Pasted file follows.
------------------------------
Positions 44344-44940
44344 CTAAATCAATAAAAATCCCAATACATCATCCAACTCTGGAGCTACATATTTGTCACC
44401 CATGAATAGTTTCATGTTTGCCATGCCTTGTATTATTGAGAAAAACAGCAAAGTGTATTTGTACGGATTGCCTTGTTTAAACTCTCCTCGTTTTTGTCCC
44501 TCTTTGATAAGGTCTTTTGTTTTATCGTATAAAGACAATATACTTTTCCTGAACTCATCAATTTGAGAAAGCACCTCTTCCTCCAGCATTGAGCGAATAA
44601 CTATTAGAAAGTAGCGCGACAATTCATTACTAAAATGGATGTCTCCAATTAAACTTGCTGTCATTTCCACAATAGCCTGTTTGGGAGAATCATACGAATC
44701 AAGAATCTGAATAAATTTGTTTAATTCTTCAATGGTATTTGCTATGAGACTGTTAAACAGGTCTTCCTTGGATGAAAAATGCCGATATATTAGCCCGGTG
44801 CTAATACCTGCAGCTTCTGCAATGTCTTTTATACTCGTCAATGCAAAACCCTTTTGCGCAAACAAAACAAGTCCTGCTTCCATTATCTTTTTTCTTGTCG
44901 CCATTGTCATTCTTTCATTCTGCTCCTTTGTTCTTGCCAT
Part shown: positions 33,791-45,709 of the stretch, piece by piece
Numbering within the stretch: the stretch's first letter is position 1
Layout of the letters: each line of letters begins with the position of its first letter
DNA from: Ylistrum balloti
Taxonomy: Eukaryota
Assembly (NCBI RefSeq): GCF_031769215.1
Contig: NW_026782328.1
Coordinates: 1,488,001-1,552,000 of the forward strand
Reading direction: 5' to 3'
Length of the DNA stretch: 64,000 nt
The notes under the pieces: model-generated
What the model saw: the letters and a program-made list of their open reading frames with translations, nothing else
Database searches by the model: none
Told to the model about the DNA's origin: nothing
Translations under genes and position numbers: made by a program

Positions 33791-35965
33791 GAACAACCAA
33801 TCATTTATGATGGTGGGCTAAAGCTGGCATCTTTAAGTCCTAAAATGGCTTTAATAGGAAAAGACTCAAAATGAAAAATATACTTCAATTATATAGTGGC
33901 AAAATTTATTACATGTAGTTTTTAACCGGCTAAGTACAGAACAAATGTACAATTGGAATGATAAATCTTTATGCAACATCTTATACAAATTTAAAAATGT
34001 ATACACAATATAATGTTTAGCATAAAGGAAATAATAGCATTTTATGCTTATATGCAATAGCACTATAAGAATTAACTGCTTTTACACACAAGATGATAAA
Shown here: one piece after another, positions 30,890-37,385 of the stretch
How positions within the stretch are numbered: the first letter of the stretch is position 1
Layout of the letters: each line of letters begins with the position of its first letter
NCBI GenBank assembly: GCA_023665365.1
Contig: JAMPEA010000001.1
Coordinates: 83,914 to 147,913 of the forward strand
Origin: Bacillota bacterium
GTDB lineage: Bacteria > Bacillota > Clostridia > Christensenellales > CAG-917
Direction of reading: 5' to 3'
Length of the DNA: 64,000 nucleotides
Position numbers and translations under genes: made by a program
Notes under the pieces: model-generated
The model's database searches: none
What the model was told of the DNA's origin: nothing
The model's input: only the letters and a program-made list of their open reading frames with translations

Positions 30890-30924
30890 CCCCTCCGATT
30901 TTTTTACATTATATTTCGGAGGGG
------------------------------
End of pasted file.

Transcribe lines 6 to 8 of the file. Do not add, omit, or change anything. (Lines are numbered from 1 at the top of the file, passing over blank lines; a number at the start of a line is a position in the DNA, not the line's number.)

44701 AAGAATCTGAATAAATTTGTTTAATTCTTCAATGGTATTTGCTATGAGACTGTTAAACAGGTCTTCCTTGGATGAAAAATGCCGATATATTAGCCCGGTG
44801 CTAATACCTGCAGCTTCTGCAATGTCTTTTATACTCGTCAATGCAAAACCCTTTTGCGCAAACAAAACAAGTCCTGCTTCCATTATCTTTTTTCTTGTCG
44901 CCATTGTCATTCTTTCATTCTGCTCCTTTGTTCTTGCCAT